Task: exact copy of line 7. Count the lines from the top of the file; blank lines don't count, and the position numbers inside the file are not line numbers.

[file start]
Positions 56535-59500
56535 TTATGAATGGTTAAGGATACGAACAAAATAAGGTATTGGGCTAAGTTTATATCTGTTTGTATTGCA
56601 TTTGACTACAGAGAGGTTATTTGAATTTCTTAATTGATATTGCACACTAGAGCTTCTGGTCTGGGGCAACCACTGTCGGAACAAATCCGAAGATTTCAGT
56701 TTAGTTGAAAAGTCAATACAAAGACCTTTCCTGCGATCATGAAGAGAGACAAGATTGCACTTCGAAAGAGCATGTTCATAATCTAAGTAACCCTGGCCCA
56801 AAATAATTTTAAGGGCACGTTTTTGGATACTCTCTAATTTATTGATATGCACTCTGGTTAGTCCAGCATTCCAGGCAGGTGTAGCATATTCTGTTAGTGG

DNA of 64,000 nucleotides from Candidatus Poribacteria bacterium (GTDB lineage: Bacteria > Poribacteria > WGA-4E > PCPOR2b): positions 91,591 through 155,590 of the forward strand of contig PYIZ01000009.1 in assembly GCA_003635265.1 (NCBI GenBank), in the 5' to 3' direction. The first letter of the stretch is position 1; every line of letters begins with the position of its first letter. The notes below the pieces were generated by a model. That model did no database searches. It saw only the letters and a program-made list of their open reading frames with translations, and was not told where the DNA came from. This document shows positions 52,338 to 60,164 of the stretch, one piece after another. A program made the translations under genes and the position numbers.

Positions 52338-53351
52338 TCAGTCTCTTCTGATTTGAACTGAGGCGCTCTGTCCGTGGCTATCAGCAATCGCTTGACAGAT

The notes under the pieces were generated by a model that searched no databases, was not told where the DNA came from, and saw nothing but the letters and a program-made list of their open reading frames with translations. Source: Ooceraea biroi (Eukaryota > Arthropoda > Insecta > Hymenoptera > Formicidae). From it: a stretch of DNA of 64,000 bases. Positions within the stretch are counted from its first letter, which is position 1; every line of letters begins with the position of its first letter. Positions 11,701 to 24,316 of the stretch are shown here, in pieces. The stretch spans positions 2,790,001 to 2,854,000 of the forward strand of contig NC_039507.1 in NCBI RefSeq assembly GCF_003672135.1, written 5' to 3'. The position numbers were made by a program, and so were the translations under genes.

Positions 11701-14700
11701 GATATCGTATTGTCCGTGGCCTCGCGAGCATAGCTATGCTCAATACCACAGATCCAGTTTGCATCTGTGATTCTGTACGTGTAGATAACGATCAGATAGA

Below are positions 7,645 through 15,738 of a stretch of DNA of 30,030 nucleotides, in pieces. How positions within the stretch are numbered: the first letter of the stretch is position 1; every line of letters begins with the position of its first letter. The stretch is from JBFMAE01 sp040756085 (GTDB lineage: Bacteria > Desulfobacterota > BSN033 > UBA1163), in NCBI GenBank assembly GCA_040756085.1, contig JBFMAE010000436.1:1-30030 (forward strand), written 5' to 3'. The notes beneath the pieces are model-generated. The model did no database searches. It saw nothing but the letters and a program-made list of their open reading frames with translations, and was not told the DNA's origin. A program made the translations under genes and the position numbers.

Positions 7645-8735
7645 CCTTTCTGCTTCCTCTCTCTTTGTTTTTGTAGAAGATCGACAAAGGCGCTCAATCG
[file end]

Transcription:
Positions 52338-53351